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Centre for Altitude, Space and Extreme Environment Medicine (CASE), University College, London, UKCentre for Altitude, Space and Extreme Environment Medicine (CASE), University of Pennsylvania, Center for Sleep and Respiratory Neurobiology, Philadelphia, PA
The highest of mountains is capable of severity, a severity so awful and so fatal that the wiser sorts of men do well to think and tremble even on the threshold of their high endeavour.George Leigh Mallory
After a successful reconnaissance of the mountain in 1921, the first expedition with serious aspirations to climb Mt Everest left Darjeeling in the spring of 1922. Amongst the many hundreds of loads that would make the difficult journey across Sikkim and Tibet were 10 oxygen apparatus and 28 800 L of bottled oxygen.
At a cost of £400 the Mt Everest Committee had invested heavily in equipment that was both controversial and unproven. Whilst the pragmatists voiced suspicions over the weight and reliability of the system, romantics denounced the apparatus as “unsporting” and “un-British,” preferring the mountain to be climbed without “artificial aids.”
George Ingle Finch, the Oxygen Officer appointed to the expedition, made a spirited defense: “In answer to this grave charge I would remind the accuser that, by the inhalation of a little life giving gas, the climber does not smooth away the rough rocks of the mountain or still the storm. … Oxygen renders available more of his store of energy and so hastens his steps, but it does not, alas, fit the wings of mercury on his feet!”
Finch's enthusiasm for supplemental oxygen stemmed from a meeting he, together with Alpine Club member PJH Unna, had with Oxford Professor George Dreyer in March 1921. On hearing their plans to climb Everest without supplemental oxygen, Dreyer expressed his concern: “I do not think you will get up without, but if you do succeed you may not get down again.”
Dreyer's words were backed up by considerable experience and proved difficult to ignore. As a consultant to the Royal Air Force and the US Army Air Corps during the First World War, Dreyer had been one of the first to study the effect of altitude on aviators and had designed an oxygen apparatus that had been used with considerable success.
Using a small pressure chamber installed in his laboratory, Dreyer had witnessed at first hand the effects of hypobaric hypoxia as well as the improvements made by the addition of supplemental oxygen. To prove his point Dreyer invited Finch to participate in one such test and to be “pumped up to [a pressure equivalent of] 23 000 feet (6900 m).” Looking on, Unna described the effects:The face and hands lose their red colour and become bluish, especially the fingernails. Breathing becomes faster, even without exercise. The blood turns a very dark red. The subject tends to become incapable of taking exercise. … The symptoms, of which the subject is unaware, of the approach of unconsciousness are mental confusion and a tendency to quarrel, while the blueness becomes more marked.
Although convinced by their arguments, Farrar was unable to organize a meeting until the members of the reconnaissance party had returned from Tibet. Nine months later, on January 31, 1922, Dreyer together with representatives of the Alpine Club, Air Ministry, and the equipment manufacturer Siebe Gorman met in London. Within 2 months the group had designed, built, and tested the first Mt Everest Oxygen Apparatus. The forerunner of today's high-altitude systems had been born. But would it work?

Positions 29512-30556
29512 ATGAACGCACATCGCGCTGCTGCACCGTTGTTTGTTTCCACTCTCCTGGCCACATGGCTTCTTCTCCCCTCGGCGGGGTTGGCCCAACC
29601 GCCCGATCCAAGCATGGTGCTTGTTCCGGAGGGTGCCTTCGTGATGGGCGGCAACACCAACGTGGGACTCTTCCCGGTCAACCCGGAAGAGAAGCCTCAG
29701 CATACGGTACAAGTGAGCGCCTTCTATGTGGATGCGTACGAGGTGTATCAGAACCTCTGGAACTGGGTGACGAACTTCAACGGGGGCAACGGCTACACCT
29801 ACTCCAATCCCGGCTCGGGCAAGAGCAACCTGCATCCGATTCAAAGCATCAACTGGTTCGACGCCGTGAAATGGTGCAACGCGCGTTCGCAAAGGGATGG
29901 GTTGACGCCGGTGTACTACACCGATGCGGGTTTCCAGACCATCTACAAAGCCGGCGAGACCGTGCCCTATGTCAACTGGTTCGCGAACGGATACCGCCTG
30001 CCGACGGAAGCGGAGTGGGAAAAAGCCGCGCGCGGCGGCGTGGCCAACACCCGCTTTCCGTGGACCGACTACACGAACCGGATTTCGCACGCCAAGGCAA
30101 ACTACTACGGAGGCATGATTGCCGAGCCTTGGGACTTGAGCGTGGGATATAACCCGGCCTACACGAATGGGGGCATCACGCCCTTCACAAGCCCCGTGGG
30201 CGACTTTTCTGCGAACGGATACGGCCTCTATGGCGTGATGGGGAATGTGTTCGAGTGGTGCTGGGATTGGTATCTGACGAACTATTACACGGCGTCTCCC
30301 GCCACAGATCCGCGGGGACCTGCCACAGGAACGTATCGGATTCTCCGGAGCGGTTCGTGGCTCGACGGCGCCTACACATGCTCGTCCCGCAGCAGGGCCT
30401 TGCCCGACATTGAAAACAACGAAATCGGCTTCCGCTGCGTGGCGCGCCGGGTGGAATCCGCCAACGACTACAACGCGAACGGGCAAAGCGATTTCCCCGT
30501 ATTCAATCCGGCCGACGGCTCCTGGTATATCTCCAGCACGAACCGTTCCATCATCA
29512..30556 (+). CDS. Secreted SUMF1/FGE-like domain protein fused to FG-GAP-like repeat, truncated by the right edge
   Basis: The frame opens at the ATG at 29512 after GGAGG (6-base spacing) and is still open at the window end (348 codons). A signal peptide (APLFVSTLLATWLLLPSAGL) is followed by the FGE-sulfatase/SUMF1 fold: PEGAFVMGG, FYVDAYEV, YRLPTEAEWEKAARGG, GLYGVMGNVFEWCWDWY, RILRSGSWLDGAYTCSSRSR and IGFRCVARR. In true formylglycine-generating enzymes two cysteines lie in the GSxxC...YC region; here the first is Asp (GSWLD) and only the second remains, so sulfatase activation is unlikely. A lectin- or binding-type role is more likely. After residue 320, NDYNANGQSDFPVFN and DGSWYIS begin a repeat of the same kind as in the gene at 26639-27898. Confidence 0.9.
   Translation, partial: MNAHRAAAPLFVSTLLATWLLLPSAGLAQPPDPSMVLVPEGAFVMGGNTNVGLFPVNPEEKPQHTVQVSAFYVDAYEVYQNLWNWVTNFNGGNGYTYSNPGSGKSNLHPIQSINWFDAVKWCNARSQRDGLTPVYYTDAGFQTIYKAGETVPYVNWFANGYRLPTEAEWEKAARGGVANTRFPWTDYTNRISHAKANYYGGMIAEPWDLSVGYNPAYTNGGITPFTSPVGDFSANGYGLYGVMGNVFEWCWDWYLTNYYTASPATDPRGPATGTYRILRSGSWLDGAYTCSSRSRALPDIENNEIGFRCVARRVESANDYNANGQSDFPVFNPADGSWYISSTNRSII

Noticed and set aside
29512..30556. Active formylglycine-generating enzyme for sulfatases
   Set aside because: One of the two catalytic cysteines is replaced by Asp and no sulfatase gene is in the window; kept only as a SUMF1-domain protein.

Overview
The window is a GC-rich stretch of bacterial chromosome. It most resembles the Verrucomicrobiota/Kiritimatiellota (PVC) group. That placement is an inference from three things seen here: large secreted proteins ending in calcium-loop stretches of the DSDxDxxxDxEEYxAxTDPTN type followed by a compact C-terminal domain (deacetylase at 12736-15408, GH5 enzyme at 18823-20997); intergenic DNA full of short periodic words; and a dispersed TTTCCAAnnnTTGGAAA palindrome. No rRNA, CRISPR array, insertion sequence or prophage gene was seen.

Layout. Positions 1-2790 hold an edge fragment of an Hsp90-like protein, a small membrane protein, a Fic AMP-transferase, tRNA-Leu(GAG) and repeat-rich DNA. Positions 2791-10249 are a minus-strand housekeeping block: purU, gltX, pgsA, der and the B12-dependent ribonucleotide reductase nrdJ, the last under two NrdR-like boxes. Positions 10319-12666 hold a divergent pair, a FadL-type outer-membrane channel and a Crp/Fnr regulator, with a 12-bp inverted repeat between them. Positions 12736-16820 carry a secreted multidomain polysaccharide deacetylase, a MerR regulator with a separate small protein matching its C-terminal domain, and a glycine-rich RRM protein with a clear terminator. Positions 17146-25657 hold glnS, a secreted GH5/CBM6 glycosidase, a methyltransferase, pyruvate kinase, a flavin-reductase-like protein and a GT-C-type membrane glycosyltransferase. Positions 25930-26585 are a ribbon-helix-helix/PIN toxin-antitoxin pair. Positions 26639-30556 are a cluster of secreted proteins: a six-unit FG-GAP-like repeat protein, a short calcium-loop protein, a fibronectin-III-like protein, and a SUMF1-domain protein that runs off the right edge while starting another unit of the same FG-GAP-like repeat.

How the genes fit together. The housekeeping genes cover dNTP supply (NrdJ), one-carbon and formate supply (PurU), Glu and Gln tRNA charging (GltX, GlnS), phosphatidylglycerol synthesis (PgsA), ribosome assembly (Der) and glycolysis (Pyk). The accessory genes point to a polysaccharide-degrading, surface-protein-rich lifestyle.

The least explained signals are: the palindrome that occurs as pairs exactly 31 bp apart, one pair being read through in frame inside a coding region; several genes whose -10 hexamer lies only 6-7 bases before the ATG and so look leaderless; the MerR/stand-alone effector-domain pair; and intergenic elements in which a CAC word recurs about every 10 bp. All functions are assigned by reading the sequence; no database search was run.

The principles behind the apparatus used on Mt Everest in 1922 will be familiar to anyone who uses supplemental oxygen in clinical practice. As an “open” system, the apparatus allowed mountaineers to inspire a combination of supplemental oxygen and ambient air before venting exhaled gas directly into the atmosphere. The oxygen was supplied from 4 cylinders fitted onto a metal carrying frame and worn on the back like a rucksack (Figure 1). To ensure that it was “possible to change over from one bottle to another without interruption,” Dreyer had insisted that the system should be duplicated wherever possible.
This meant that gas from 2 cylinders was fed through 2 high-pressure copper hoses, each with its own stop valve, into a bulky arrangement housed against the mountaineer's chest. Here, the high-pressure oxygen was attached to a pressure gauge and reducing valve before passing through a flow meter, “fine adjustment valve,” and rubber hose toward its final destination. In the event that this part of the system failed, a bypass valve was placed near the reducing valve so that oxygen under cylinder pressure could pass freely through the system. The result of these additions meant that the apparatus weighed an uncomfortable 33 pounds (15 kg), leading one mountaineer to comment “I confess that when I saw and lifted the complete outfit … I was aghast at the idea of anyone being saddled with such a load. But if the men who would have to be carrying it were not deterred it was not for me to raise an objection.”
This tightly fitting mask contained 2 expiratory valves and a single inspiratory valve attached to a “flexible corrugated India rubber tube” and the oxygen supply. During exhalation, the inspiratory valve was closed and supplemental oxygen would collect in the tubing, ready for the next inspiration. Unfortunately the mask had not been designed for “hard exercise,” and expiration was met with considerable resistance. On February 23 the expedition members met at the Air Ministry for equipment testing: “Each was made to run up at full speed four flights of stairs on to the roof with the apparatus in actual use, to see that everything was all right. They were thoroughly blown, and Dr Wakefield nearly got asphyxiated, as when panting hard he could not get enough air, and the mask had to be ripped off his face.”
Although the source of the problem was unclear, the designers believed that the expiratory valves were at fault. Each valve was of a square design and secured to the mask at each corner. By freeing 2 of the corners, the designers felt that resistance would be eliminated. Unfortunately, this was not the solution, with Finch later commenting that the “masks supplied to the expedition proved useless, partly owing to their stifling effect upon the wearer.”